… unseen stuff – micro-organisms …

More contagious than micro-organisms are fear and hopelessness.

Long before our time, the existence of micro-organisms was presupposed, notably in Jainism, whose followers vow non-violence in thought and practice (Ahimsa) towards all living beings. The tradition is said to be older than Buddhism.  In the teachings of Mahavira (599 – 527 BEC),  micro-organisms are described as unseen creatures living in earth, water, air and fire, and existing as clusters pervading every plant and tissue, not just on earth but throughout the whole universe. Jain libraries are the oldest in India.

While home-bound with a young child in rural Somerset, I did an OU course on world religions, wanting to learn about the formative ideas underlying our variety of cultures. Reading on Jainism, I was struck by its beautiful philosophy, genuine tolerance of other faiths, and the surprisingly modern belief – that the universe is self-regulated by the laws of nature. Worth exploring: see wiki-link below.

With a different mind-set, the idea of unseen creatures informed a nasty biological war fare during the Middle Ages, when diseased corpses were catapulted into enemy strongholds.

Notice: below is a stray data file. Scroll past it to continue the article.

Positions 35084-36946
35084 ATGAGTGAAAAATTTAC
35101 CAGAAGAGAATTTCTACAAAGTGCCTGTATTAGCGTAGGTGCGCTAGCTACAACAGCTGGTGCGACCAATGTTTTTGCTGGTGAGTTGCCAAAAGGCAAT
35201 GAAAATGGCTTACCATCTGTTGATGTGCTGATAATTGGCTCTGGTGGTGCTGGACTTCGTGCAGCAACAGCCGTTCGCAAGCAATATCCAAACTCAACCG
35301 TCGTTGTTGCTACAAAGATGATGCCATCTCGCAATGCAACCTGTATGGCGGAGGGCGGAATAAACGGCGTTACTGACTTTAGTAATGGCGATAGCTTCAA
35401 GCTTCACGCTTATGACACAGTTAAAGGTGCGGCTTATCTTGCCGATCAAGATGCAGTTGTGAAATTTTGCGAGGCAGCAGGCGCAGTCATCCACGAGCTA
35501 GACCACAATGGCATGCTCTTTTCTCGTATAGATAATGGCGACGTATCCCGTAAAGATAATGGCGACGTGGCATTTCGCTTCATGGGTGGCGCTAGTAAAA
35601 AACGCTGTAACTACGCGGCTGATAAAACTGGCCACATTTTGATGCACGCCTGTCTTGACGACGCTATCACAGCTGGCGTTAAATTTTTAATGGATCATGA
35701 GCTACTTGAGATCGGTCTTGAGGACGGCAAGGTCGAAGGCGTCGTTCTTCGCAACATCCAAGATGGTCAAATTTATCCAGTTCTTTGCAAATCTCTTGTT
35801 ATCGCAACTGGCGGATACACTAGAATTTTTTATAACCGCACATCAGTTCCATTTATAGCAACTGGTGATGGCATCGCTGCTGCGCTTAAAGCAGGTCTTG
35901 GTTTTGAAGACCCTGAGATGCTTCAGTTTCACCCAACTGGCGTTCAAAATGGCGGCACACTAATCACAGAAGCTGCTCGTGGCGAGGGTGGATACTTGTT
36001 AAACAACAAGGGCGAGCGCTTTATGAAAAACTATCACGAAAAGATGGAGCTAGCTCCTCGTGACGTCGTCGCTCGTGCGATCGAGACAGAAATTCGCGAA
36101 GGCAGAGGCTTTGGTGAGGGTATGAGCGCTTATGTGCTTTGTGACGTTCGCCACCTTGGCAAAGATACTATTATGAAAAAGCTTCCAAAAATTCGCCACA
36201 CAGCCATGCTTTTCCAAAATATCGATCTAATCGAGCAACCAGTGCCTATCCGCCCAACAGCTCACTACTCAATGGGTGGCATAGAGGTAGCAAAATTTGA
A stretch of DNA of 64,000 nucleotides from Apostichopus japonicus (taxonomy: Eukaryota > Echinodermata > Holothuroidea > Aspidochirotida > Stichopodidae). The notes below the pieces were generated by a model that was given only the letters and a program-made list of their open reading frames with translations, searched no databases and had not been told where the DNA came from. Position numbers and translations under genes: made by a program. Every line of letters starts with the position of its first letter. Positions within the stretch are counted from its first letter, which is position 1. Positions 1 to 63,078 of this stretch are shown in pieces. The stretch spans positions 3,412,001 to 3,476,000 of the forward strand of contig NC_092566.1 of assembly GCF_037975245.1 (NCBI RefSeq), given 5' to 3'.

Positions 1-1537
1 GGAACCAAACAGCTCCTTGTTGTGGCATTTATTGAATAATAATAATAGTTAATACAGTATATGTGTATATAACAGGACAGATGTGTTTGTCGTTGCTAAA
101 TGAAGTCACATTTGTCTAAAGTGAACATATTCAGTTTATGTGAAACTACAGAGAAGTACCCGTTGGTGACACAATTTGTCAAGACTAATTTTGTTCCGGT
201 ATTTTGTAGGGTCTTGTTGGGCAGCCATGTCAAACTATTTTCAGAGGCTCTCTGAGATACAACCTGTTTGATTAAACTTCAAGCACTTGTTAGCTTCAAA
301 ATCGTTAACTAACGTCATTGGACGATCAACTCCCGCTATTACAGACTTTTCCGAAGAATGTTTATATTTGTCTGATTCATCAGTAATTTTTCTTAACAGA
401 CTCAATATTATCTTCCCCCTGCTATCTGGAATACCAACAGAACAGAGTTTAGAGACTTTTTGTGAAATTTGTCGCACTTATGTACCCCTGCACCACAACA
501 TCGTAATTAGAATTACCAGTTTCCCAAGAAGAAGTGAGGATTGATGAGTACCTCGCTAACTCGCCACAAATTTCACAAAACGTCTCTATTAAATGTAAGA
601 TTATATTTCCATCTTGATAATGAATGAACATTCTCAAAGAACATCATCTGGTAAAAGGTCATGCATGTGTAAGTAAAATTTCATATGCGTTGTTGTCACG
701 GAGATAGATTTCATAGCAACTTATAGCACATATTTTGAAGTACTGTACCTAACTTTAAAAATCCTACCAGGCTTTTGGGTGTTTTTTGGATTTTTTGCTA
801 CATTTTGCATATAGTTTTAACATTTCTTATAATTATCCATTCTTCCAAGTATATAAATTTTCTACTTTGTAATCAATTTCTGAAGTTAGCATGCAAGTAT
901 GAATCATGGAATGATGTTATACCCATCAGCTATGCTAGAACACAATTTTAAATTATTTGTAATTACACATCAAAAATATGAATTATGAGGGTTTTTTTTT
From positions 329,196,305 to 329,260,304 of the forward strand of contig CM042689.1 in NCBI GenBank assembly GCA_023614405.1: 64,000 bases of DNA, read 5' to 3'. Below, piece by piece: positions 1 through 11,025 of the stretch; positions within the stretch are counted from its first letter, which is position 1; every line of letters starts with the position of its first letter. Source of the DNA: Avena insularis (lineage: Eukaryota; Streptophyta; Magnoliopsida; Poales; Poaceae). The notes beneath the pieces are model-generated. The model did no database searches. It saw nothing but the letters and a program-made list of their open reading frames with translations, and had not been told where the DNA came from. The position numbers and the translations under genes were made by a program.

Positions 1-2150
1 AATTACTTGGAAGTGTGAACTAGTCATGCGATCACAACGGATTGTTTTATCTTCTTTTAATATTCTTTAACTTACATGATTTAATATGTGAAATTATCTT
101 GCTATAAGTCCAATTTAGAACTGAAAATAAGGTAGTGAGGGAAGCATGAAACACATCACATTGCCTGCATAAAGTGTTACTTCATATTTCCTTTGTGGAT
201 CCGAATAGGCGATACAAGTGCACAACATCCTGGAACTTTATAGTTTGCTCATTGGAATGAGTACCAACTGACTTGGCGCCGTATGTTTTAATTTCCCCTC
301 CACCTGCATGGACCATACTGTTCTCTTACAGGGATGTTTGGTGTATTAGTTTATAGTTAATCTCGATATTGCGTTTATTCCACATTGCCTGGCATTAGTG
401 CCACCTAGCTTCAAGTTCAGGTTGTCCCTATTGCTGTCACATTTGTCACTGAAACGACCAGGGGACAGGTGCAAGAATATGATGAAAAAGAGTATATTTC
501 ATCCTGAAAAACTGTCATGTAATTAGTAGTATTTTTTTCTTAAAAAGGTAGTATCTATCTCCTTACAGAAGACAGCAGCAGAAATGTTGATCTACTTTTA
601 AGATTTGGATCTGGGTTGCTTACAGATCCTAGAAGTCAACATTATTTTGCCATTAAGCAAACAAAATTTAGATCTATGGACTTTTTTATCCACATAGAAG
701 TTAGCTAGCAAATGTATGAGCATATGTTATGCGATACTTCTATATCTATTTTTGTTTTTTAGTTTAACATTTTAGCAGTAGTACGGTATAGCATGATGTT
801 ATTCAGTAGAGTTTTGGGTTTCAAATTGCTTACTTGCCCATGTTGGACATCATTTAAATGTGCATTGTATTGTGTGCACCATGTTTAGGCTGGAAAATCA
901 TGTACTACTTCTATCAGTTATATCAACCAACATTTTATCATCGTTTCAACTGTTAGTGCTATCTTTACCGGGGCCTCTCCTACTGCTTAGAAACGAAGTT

Along came artificial eyes, the telescope and the microscope, evidencing these unseen worlds. The Jesuit priest, Athanasius Kircher, and Anton van Leeuwenhoek, were among the first to spot micro-organisms through lenses in the 17th century.  The journey took off, until Ferdinand Cohn founded the discipline of bacteriology in the 19th century, and Louis Pasteur and Robert Koch developed the study of microbiology, focussing on food preservation and vaccines. The gained knowledge helped to protect us from organisms known to spread disease, and improved the hygiene of our environment. During the late 19th century the study was expanded through the work of Martinus  Beijerinck and Sergei Winogradsky into the field of general microbiology.